This year promises to be another one of healthy upstream spending. Perhaps the only thing that can derail the optimistic outlook is the global economy.
Strong oil prices will lead 2012 worldwide E&P spending to a record high of USD 598 billion, according to a new report by Barclays Capital, which annually tracks oil and gas industry upstream spending. That reflects a 10% increase over 2011 E&P spending, which also set a record, according to the survey of 350 oil and gas firms. But Barclays notes that the rate of growth will be slower than last year’s because of the global economic uncertainty that is hanging over most industries. If that uncertainty were to disappear, the E&P forecast would appear very conservative, the report said.
Spending is forecast to increase by 8% within North America and by 11% outside of it. The increase in spending is across the board, with strong increases in the former Soviet Union and CIS countries (42%), Latin America (21%), and Africa (14%), and smaller increases in Europe and the Middle East. Latin America is seeing aggressive E&P spending by Brazil’s Petrobras, Colombia’s Ecopetrol, and Mexico’s Pemex. Mexico is trying to reverse rapidly declining production rates and Colombia is trying to jump-start an upstream profile that has largely languished since the mid-1990s. Brazil is forging ahead with its promising pre-salt development. Other large upstream spenders this year are expected to be ExxonMobil, PetroChina, Lukoil, and Chevron.
The survey said that oil and gas companies were basing their 2012 capital spending budgets on an average oil price of USD 87 a barrel for West Texas Intermediate and USD 98 a barrel for Brent. Global benchmark Brent was set to finish 2011 at its highest annual average price, in both real and nominal terms, since the modern oil industry began, according to an IHS Cambridge Energy Research Associates analysis released just before the end of the year. Continued strong global demand, concerns about supply constraints in some regions, and higher production costs all combined to support the record-level price. Brent was expected to average USD 111/bbl last year.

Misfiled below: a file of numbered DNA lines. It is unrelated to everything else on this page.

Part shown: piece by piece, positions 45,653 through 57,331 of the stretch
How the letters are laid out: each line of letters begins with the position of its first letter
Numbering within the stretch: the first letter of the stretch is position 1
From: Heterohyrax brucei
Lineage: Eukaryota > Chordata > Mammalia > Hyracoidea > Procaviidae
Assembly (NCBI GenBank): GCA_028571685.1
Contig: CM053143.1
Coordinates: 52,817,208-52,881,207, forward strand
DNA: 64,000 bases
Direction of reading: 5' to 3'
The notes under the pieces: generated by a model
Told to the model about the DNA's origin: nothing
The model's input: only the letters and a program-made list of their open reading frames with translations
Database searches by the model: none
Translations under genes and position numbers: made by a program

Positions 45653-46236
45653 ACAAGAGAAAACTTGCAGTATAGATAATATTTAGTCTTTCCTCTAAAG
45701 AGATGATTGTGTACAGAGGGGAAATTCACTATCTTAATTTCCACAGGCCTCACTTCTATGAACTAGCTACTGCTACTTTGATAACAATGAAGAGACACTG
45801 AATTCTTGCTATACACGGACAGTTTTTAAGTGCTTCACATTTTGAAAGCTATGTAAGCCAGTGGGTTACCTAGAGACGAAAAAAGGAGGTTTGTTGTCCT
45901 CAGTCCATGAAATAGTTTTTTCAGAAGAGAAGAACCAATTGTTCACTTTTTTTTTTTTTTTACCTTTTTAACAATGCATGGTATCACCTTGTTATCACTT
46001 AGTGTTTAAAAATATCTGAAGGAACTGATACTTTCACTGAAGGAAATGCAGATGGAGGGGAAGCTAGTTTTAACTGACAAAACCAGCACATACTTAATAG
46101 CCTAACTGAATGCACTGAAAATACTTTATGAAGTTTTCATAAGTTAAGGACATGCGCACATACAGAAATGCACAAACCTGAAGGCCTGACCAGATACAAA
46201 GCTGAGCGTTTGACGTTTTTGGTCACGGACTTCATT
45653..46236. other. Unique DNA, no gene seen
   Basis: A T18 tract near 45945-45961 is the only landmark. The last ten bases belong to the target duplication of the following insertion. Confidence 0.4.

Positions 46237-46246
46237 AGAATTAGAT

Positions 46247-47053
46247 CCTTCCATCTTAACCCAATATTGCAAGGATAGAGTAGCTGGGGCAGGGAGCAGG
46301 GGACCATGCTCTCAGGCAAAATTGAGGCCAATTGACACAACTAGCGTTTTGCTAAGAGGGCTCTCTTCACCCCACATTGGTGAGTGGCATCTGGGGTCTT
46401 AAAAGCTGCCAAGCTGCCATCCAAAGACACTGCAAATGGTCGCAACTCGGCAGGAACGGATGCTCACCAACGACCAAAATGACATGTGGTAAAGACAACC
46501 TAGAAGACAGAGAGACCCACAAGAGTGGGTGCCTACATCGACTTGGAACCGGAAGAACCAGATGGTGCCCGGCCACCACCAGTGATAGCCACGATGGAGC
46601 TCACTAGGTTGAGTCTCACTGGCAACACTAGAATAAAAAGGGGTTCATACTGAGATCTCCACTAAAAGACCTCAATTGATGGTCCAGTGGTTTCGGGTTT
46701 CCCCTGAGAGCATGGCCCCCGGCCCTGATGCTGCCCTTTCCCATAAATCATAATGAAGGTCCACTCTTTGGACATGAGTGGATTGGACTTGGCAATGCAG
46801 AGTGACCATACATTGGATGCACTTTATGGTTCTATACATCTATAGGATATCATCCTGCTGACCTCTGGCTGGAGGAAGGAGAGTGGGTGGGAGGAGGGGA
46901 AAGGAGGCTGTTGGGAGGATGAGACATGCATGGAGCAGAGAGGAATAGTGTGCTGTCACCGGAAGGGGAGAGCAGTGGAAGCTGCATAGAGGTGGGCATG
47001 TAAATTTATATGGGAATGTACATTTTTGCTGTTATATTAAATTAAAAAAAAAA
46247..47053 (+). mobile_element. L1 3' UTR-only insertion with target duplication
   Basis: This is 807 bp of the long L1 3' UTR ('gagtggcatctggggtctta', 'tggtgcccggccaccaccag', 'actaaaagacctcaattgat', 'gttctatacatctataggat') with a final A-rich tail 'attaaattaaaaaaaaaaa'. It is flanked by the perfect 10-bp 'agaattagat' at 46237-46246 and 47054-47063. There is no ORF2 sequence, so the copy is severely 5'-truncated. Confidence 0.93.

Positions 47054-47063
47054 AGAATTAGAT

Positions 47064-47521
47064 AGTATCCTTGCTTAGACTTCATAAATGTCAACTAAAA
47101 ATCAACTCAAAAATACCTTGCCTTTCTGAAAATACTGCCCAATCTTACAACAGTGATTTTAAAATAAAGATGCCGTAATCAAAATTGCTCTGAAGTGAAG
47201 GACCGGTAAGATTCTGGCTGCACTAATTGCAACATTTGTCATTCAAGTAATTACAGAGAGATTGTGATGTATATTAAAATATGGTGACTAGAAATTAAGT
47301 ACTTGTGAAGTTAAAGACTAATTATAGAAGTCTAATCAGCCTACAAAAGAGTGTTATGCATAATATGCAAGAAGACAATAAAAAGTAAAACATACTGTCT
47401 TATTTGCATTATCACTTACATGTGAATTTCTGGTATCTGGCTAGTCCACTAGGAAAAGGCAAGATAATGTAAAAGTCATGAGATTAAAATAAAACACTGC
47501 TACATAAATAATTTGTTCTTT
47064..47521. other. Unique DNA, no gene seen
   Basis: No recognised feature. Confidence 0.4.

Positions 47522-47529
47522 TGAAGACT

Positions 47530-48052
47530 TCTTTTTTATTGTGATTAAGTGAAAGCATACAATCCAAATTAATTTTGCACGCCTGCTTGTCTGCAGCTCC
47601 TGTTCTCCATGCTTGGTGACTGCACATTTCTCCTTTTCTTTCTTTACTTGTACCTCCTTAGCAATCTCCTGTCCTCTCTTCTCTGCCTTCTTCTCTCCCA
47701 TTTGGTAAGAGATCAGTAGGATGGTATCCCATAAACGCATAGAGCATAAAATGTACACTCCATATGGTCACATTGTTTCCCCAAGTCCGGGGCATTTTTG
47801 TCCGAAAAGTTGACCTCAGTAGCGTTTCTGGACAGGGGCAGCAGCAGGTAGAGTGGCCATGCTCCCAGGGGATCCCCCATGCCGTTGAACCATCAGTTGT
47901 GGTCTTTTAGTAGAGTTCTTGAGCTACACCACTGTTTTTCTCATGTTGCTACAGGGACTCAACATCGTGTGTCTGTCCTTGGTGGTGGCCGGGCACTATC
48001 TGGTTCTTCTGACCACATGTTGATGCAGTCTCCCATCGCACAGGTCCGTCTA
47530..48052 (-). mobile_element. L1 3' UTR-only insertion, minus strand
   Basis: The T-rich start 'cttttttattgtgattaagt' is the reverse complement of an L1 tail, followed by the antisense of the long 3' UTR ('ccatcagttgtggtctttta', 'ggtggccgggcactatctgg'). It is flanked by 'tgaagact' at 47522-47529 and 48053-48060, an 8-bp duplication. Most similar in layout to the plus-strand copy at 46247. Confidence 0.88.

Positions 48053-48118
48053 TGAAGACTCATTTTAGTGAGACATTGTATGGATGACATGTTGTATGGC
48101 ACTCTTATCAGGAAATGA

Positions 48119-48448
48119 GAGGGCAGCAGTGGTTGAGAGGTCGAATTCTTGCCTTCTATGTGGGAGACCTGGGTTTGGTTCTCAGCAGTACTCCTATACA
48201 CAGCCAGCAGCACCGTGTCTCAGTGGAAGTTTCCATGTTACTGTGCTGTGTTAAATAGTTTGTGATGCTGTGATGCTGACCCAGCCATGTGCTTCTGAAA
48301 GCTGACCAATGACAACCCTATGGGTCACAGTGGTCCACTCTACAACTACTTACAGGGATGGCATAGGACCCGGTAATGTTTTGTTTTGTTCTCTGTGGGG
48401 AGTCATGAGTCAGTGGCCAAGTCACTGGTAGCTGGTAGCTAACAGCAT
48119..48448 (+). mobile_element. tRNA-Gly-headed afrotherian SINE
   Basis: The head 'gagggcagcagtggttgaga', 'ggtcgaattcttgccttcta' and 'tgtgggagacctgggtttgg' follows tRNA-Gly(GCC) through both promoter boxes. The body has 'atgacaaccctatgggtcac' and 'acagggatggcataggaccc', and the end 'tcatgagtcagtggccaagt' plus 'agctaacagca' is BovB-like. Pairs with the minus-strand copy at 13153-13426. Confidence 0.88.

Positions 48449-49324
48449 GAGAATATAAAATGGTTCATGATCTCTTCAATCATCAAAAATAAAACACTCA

In short, the supply/demand balance and higher labor and material costs are driving the highest prices. Upstream production in challenging areas is also a factor. Drilling in North America should continue to be strong, although low natural gas prices have caused companies to shift away from gas and toward liquids plays. Companies responding in the Barclay’s survey said that the biggest factor in determining their North American activity was oil prices, followed by gas prices and then cash flow. Spending growth in North America is forecast to last until at least 2015.